For Canada, Scottoiler - TwistedThrottle.ca
Interesting.......that is technology for you. I have never seen that thing before. I really don't go for long rides so oiling the chain isn't really an issue. The system looks cool for a touring guy.
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post #14 of 15 Old 04-12-2017, 05:48 PM
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It's not so much the touring aspect that persuaded me to fit these to my bikes (I think if touring's your bag, get something with shaft drive). I've been using these - in various iterations - for donkey's years.

1. They really do extend the life of your chains and sprockets (A LOT!).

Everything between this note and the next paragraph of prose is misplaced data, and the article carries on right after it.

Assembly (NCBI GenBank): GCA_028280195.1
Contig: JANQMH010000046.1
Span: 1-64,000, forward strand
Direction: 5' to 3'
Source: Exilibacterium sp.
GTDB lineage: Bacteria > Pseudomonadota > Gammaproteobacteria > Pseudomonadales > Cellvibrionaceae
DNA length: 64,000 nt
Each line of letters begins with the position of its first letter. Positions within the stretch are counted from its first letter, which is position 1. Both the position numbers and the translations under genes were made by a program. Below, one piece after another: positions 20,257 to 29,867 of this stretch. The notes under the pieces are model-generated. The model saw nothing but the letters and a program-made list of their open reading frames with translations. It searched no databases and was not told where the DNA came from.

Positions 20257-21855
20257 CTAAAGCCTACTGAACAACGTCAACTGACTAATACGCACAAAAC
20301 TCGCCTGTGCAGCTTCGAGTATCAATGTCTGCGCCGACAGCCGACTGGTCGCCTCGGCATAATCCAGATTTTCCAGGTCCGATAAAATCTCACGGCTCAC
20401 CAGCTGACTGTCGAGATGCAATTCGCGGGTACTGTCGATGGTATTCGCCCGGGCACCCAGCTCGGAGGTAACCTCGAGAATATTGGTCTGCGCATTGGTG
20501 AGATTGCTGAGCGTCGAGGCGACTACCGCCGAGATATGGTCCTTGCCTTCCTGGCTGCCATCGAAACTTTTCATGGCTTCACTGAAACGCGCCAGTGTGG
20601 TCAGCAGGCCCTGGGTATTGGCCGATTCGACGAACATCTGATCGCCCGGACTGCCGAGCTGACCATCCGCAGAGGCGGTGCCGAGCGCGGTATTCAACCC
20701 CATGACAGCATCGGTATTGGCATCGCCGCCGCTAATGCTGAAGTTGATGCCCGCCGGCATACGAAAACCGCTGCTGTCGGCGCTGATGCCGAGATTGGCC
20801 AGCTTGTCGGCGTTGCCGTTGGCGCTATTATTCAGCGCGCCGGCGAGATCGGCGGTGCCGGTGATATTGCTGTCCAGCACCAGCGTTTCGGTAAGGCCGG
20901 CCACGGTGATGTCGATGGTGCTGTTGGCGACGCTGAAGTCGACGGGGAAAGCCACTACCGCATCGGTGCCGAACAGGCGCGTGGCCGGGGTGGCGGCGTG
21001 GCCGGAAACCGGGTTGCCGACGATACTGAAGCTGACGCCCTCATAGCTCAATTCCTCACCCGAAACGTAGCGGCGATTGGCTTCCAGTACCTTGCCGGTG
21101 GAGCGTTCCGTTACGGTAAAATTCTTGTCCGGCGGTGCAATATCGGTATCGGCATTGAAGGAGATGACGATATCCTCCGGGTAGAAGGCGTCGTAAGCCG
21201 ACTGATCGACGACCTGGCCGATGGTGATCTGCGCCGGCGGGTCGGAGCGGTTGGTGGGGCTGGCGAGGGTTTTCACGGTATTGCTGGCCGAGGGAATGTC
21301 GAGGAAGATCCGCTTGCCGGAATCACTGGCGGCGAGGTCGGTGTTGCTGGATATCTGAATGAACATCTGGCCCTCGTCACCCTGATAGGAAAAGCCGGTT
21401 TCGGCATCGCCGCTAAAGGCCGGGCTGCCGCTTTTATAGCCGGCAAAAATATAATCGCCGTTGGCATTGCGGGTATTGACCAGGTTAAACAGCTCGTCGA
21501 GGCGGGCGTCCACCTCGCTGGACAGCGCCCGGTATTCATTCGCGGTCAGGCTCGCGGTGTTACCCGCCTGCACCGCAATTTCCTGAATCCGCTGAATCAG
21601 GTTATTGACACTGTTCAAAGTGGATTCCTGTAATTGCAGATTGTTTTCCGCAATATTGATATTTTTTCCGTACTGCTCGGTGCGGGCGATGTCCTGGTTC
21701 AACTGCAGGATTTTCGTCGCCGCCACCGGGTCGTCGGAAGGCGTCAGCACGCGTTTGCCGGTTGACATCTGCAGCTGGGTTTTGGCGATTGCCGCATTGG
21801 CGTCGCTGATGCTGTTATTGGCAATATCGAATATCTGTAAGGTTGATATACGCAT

2. They reduce maintenance to the occasional clean with some kerosene and a light smear of the oil every now and again.
3. They're one of the few accessories that actually ADD value to your bike.

SoCal weather is very different to that with which I have to deal. But, even if I lived there, I'd still fit one.

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post #15 of 15 Old 04-28-2017, 01:50 PM
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When you say it's 1mm off, what do you mean? 1mm too thick, 1mm too thin, 1mm to the left, 1mm to the right (toward the engine), 1mm something else?